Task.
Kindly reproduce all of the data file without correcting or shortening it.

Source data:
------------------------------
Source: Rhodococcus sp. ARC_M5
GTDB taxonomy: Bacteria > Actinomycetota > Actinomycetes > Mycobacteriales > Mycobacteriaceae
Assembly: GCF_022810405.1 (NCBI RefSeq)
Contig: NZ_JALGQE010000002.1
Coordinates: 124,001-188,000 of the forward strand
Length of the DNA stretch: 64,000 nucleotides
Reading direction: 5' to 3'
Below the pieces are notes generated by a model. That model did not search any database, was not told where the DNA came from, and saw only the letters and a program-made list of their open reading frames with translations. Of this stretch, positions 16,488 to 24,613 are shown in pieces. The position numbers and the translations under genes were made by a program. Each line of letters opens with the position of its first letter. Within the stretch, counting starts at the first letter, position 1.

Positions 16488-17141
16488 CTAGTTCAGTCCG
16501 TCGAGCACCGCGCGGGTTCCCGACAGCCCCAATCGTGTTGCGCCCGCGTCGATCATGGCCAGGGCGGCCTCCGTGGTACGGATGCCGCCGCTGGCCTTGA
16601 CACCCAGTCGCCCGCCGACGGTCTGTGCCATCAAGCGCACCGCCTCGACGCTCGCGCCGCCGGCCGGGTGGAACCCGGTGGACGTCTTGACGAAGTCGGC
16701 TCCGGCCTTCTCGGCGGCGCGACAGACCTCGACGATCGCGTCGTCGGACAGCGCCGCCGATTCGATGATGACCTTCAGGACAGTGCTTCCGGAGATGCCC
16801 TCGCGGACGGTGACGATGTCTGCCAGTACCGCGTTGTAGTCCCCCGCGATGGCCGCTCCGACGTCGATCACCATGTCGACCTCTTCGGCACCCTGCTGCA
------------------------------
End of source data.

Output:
Source: Rhodococcus sp. ARC_M5
GTDB taxonomy: Bacteria > Actinomycetota > Actinomycetes > Mycobacteriales > Mycobacteriaceae
Assembly: GCF_022810405.1 (NCBI RefSeq)
Contig: NZ_JALGQE010000002.1
Coordinates: 124,001-188,000 of the forward strand
Length of the DNA stretch: 64,000 nucleotides
Reading direction: 5' to 3'
Below the pieces are notes generated by a model. That model did not search any database, was not told where the DNA came from, and saw only the letters and a program-made list of their open reading frames with translations. Of this stretch, positions 16,488 to 24,613 are shown in pieces. The position numbers and the translations under genes were made by a program. Each line of letters opens with the position of its first letter. Within the stretch, counting starts at the first letter, position 1.

Positions 16488-17141
16488 CTAGTTCAGTCCG
16501 TCGAGCACCGCGCGGGTTCCCGACAGCCCCAATCGTGTTGCGCCCGCGTCGATCATGGCCAGGGCGGCCTCCGTGGTACGGATGCCGCCGCTGGCCTTGA
16601 CACCCAGTCGCCCGCCGACGGTCTGTGCCATCAAGCGCACCGCCTCGACGCTCGCGCCGCCGGCCGGGTGGAACCCGGTGGACGTCTTGACGAAGTCGGC
16701 TCCGGCCTTCTCGGCGGCGCGACAGACCTCGACGATCGCGTCGTCGGACAGCGCCGCCGATTCGATGATGACCTTCAGGACAGTGCTTCCGGAGATGCCC
16801 TCGCGGACGGTGACGATGTCTGCCAGTACCGCGTTGTAGTCCCCCGCGATGGCCGCTCCGACGTCGATCACCATGTCGACCTCTTCGGCACCCTGCTGCA